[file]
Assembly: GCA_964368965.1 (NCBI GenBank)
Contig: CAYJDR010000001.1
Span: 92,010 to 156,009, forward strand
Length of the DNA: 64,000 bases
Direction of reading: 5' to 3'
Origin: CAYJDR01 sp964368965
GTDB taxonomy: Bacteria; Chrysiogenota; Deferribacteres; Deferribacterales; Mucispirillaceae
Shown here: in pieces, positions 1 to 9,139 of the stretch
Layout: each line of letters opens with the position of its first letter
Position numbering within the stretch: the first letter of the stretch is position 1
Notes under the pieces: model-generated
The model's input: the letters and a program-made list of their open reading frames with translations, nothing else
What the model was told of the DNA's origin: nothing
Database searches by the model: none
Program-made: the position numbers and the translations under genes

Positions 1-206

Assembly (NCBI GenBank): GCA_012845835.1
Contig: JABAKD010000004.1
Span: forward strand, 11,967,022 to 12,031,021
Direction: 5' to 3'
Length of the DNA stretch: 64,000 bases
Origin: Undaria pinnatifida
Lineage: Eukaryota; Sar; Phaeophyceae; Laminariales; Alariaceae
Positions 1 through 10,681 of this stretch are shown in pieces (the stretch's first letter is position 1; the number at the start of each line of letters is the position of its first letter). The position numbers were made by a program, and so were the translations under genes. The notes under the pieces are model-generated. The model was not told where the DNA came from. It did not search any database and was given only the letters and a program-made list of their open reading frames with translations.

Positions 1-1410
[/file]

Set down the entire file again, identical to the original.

Assembly: GCA_964368965.1 (NCBI GenBank)
Contig: CAYJDR010000001.1
Span: 92,010 to 156,009, forward strand
Length of the DNA: 64,000 bases
Direction of reading: 5' to 3'
Origin: CAYJDR01 sp964368965
GTDB taxonomy: Bacteria; Chrysiogenota; Deferribacteres; Deferribacterales; Mucispirillaceae
Shown here: in pieces, positions 1 to 9,139 of the stretch
Layout: each line of letters opens with the position of its first letter
Position numbering within the stretch: the first letter of the stretch is position 1
Notes under the pieces: model-generated
The model's input: the letters and a program-made list of their open reading frames with translations, nothing else
What the model was told of the DNA's origin: nothing
Database searches by the model: none
Program-made: the position numbers and the translations under genes

Positions 1-206

Assembly (NCBI GenBank): GCA_012845835.1
Contig: JABAKD010000004.1
Span: forward strand, 11,967,022 to 12,031,021
Direction: 5' to 3'
Length of the DNA stretch: 64,000 bases
Origin: Undaria pinnatifida
Lineage: Eukaryota; Sar; Phaeophyceae; Laminariales; Alariaceae
Positions 1 through 10,681 of this stretch are shown in pieces (the stretch's first letter is position 1; the number at the start of each line of letters is the position of its first letter). The position numbers were made by a program, and so were the translations under genes. The notes under the pieces are model-generated. The model was not told where the DNA came from. It did not search any database and was given only the letters and a program-made list of their open reading frames with translations.

Positions 1-1410